Open main menu

Page:Collier's New Encyclopedia v. 10.djvu/127

This page has been proofread, but needs to be validated.




88 for Roosevelt, and 8 for Taft. The Democrats also secured the control of the House by a large majority, and of the Senate by 7 votes.

Shortly after his inauguration, President Wilson called Congress in special session to revise the tariff. He revived the custom of Washington and Adams and delivered his message to Congress in person. A new tariff act was at once drafted and was passed on October 3, 1913. The bill, in general, greatly reduced the duties, and the loss of revenue was made up by an income tax law which was made a part of the tariff law. Congress at this session also considered the problem of currency reform. This resulted in the establishment of the Federal Reserve Bank.

Foreign relations occupied the greater part of the attention of President Wilson during 1913. The President followed President Taft's action in refusing to recognize General Huerta as president, chiefly on account of the belief that he had connived in the murder of Madero. Relations with Japan also became serious as the result of the passage by the legislature of California of laws prohibiting the ownership of land by aliens who could not be naturalized. The Japanese Government made a strong protest and William J. Bryan, Secretary of State, went to California in an effort to secure a change in the State Legislature. In this he failed. An agreement was arrived at, however, between the United States and Japan, by the terms of which Japan promised to restrict the immigration to the United States. The republic of China was recognized on May 2, 1913. Conditions in Nicaragua resulted in the establishment of a practical American protectorate in that country. On December, 1913, the President delivered a special message on the Mexican situation in which he declared that he saw no reason to “alter our policy of watchful waiting.” A bill was passed by Congress providing for an emergency army of 240,000 men.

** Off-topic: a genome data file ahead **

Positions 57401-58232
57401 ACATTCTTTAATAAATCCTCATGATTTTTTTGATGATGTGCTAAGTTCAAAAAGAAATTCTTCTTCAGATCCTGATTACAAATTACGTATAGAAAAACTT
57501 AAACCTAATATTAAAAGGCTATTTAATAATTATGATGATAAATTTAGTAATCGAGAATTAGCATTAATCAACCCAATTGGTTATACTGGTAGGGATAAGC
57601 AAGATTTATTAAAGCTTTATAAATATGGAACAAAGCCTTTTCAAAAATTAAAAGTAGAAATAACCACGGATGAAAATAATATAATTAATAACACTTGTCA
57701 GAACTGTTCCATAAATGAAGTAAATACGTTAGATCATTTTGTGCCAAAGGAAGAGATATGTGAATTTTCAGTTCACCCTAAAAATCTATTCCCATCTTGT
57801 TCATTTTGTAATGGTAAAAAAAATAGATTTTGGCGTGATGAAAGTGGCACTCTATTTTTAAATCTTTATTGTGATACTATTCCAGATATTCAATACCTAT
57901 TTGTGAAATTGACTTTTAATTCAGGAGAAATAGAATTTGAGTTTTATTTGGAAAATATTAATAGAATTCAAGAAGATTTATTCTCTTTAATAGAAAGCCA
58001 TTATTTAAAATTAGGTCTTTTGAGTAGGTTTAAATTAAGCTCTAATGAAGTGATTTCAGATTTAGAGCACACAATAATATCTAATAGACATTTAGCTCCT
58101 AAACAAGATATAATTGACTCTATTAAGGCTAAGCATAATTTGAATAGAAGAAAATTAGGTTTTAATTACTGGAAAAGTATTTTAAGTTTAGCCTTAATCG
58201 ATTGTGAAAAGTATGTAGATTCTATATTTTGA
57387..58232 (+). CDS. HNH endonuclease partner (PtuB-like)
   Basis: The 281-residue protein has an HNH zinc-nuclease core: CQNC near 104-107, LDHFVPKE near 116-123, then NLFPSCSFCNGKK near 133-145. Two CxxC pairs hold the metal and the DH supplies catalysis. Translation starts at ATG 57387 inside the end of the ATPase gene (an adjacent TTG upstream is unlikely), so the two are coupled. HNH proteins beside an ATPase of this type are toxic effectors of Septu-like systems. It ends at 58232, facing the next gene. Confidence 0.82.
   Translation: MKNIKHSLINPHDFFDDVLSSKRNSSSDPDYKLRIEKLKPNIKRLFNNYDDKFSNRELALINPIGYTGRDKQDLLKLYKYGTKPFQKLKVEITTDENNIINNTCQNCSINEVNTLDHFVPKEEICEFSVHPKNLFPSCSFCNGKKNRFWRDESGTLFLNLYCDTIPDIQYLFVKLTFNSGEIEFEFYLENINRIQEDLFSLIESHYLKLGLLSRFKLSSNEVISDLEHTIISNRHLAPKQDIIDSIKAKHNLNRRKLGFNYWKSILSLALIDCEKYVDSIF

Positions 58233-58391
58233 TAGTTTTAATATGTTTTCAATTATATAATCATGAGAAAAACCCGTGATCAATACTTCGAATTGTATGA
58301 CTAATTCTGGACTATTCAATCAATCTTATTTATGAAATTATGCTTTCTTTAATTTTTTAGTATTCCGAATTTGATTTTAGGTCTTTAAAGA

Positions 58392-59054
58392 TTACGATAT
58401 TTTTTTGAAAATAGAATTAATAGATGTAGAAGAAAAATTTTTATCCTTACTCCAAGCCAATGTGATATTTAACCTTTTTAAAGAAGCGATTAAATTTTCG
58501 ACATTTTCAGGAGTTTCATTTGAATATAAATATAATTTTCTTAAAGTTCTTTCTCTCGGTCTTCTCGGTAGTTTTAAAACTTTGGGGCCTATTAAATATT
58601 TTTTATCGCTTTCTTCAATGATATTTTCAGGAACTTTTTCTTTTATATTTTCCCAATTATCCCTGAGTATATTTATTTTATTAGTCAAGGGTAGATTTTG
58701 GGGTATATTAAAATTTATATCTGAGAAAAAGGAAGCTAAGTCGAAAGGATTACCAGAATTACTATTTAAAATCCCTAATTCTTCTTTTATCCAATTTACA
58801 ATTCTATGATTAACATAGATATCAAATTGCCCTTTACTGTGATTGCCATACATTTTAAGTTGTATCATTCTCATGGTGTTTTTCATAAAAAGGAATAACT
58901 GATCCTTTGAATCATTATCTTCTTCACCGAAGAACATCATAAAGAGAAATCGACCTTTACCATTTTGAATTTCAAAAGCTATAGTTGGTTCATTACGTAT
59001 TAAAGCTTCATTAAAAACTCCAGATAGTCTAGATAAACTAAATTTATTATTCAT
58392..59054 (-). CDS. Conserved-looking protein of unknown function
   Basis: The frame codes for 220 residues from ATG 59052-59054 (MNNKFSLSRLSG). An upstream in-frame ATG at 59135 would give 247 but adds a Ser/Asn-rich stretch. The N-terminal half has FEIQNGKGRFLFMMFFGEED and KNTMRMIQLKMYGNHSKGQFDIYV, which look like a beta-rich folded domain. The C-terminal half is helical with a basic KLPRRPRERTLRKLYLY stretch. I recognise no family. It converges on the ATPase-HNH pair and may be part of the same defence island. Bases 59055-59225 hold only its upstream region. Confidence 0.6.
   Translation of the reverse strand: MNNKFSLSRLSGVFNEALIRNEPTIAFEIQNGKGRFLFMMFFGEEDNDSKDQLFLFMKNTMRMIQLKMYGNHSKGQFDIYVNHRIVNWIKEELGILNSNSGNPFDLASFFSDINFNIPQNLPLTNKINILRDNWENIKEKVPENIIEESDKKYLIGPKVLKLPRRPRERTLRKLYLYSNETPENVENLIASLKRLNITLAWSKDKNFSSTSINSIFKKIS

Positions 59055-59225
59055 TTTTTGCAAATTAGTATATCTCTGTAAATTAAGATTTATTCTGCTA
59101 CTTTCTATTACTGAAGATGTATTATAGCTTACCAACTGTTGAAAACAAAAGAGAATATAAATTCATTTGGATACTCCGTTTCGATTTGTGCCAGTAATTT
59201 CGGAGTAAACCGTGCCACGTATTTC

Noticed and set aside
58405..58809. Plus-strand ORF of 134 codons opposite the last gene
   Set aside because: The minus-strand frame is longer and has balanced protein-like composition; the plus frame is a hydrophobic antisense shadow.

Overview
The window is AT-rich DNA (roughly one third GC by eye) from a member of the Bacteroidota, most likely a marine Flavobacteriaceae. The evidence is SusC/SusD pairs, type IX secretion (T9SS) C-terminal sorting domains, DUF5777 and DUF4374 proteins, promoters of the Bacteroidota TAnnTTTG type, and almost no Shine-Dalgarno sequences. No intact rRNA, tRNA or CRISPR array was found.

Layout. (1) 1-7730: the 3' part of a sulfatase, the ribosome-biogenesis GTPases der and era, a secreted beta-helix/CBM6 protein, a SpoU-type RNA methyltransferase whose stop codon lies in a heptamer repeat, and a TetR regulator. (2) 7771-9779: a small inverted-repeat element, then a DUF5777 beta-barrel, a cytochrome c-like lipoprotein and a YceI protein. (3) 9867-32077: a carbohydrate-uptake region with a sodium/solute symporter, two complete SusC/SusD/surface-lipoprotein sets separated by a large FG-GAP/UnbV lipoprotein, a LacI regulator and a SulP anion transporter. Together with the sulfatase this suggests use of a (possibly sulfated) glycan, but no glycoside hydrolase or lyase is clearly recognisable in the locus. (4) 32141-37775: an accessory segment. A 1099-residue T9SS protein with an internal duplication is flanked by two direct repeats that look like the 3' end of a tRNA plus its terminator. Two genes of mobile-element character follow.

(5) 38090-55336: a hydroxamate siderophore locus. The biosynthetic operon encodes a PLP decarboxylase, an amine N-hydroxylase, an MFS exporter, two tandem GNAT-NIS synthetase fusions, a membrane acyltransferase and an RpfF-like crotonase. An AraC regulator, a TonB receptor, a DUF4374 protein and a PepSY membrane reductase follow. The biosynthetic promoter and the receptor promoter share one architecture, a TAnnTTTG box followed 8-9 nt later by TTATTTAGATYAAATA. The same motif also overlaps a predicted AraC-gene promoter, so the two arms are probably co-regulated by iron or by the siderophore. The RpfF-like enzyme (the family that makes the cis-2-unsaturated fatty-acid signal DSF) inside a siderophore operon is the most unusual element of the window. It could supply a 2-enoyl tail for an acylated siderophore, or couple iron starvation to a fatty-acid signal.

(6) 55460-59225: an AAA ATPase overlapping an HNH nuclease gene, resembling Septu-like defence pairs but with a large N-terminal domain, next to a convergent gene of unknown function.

Congress passed many important measures, including the Interstate Trade Commission Bill on December 8, 1914, and the Clayton Anti-Trust Act on October 8, 1914. Largely through the efforts of the President, the Panama Canal Tolls Measure was repealed by Congress, as the result of protest made by Great Britain that its terms violated the Hay-Pauncefote Treaty.

Early in 1914 the Mexican situation grew more acute. The President lifted the embargo on the shipment of arms into Mexico, and large amounts of munitions were purchased by revolutionists against Huerta. On April 9, a number of American marines were arrested at Tampico by an officer of Huerta. Their surrender and an apology were demanded by Rear-Admiral Mayo, who also insisted on a salute of the United States flag. Huerta refused to yield to this demand, and on April 20 the President requested authority of Congress to employ the forces of the United States to exact reparation. There followed the bombardment and occupation of Vera Cruz, with a loss of 18 American marines. Americans were warned to leave Mexico. While plans were being made for actual hostilities. President Wilson accepted the offer of Argentina, Brazil and Chile to arbitrate the question at issue. The commissioners of these countries met at Niagara Falls. While they were in session, Huerta, having been defeated, resigned, and the government was relinquished to Carranza. The United States forces were withdrawn from Vera Cruz in November, 1914. A treaty was negotiated with Colombia by which the United States agreed to pay $25,000,000 to that country for the loss of Panama. This treaty was not ratified by the Senate. Eighteen peace and arbitration treaties were negotiated during this year.

United States in the World War.—The policy which was proclaimed by the United States at the outset of the World War was one of strict neutrality. For nearly three years, this attitude was officially maintained, often under circumstances of great difficulty. Both the Entente and the Central Powers, in their effort to gain a real or fancied advantage, violated the letter and spirit of international law, to the prejudice of our undoubted rights. The State Department was constantly busied with correspondence addressed to Great Britain and Germany, calling them to account for these violations, and demanding that the offending practices be abandoned. It was realized, however, that both of the warring powers were under great strain, and the diplomatic representations of this country were marked by patience and self-restraint. But from the beginning there was a difference between the injuries we suffered from the belligerents. Only property losses were incurred from the encroachments of Great Britain, as in the case of the British blockade regulations and the blacklist, while Germany's infractions of the law of nations involved the loss of American lives. Financial losses could have been made good at the end of the war; the loss of life was irreparable.

Apart from these direct grievances, the tide of popular feeling ran strongly against Germany, because of the viola-